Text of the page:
Mixed precision training

Mixed precision is when a model is trained using precision operations to help it run quicker and consume less memory. On contemporary GPUs, mixed-precision may enhance performance by x3, while on TPUs, it can improve performance by 60%.

The float32 type, which uses 32 bits, is now used by the majority of models. However, two precision types, bfloat16 and float16, each need 16 bits. Because they have dedicated hardware to do 16-bit calculations and 16-bit types can be read from memory quicker. As a result, on certain devices, these precision types should be utilized wherever feasible.

To maintain numerical stability, variables (other sensitive operations) still need to be stored as float32. The model will run quicker when training and when utilizing 32-bit.

This approach is known as mixed-precision training since it uses both FP16 and FP32.

Loss Scaling

Despite mixed-precision training handling the issue of keeping accuracy, for the most part, studies revealed that tiny gradient values might arise even before the learning rate was increased.

Underflow is an issue in which gradients are equal to zero owing to precision restrictions.

As a result, they propose loss scaling, which entails multiplying the loss value by a scale factor after the forward pass and before back-propagation. According to the chain rule, all gradients are then scaled by the same factor, bringing them inside the range of FP16.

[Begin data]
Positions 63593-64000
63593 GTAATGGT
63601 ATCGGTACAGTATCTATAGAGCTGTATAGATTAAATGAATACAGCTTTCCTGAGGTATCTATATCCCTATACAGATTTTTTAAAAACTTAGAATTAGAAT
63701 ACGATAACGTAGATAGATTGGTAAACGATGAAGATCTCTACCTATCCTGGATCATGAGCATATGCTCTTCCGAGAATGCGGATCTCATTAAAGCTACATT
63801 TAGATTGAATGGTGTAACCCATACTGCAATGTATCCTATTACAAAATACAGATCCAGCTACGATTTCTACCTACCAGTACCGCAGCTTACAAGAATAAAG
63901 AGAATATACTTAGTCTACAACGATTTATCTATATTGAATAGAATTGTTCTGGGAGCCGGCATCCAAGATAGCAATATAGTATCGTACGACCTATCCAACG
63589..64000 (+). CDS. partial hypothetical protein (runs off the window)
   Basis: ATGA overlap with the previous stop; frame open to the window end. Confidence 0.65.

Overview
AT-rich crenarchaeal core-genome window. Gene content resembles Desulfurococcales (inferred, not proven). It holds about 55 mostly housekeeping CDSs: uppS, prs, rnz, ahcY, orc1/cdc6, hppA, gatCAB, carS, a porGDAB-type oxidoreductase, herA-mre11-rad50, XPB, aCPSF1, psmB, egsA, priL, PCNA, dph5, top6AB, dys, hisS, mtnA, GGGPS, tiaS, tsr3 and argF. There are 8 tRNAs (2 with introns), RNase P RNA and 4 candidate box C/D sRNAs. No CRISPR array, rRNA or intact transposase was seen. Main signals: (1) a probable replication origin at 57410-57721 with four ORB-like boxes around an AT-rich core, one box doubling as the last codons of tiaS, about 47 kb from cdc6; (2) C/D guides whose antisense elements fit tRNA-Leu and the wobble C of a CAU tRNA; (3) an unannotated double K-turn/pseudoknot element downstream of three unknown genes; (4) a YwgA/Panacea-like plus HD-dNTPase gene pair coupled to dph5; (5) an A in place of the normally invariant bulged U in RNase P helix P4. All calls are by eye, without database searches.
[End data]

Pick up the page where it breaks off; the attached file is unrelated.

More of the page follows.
After calculating the gradients, split them by the same scale factor before using them to update the master weights in FP32.

There is no disadvantage to using a big scaling factor in theory unless it is large enough to cause overflow.

When the gradients, multiplied by the scaling factor, reach the maximum limit for FP16, overflow occurs. The gradient becomes infinite and is set to NaN when this happens.

The step is missed in this situation since an infinite gradient cannot be used to calculate the weight update, and the loss scale is lowered for future iterations.

Automatic Precision

In 2018, NVIDIA launched Apex, a PyTorch addon that included AMP (Automatic Mixed Precision) functionality. This simplified the process of applying mixed-precision training in PyTorch.

Training may be switched from FP32 to mixed precision on the GPU with just a few lines of code. This has two major advantages:

  • Shortened training time – model performance was not affected when training duration was reduced by 1.5x to 5.5x.
  • Memory requirements were reduced, allowing other model aspects such as architectural size, batch size, and input data size to be increased.

NVIDIA and Facebook put this capability into the main PyTorch code as of PyTorch 1.6. This resolved a number of issues with the Apex package, including version compatibility and construction challenges.


Although floating-point accuracy is sometimes underestimated, it is critical in the training of deep learning models, where tiny gradients and learning rates combine to produce gradient updates that require more bits to be correctly represented.

However, when state-of-the-art deep learning models push the limits of task performance, architectures expand, and precision must be weighed against training time, memory needs, and available computing.

As a result, mixed-precision training’s ability to retain performance while halving memory use is a significant advancement in deep learning.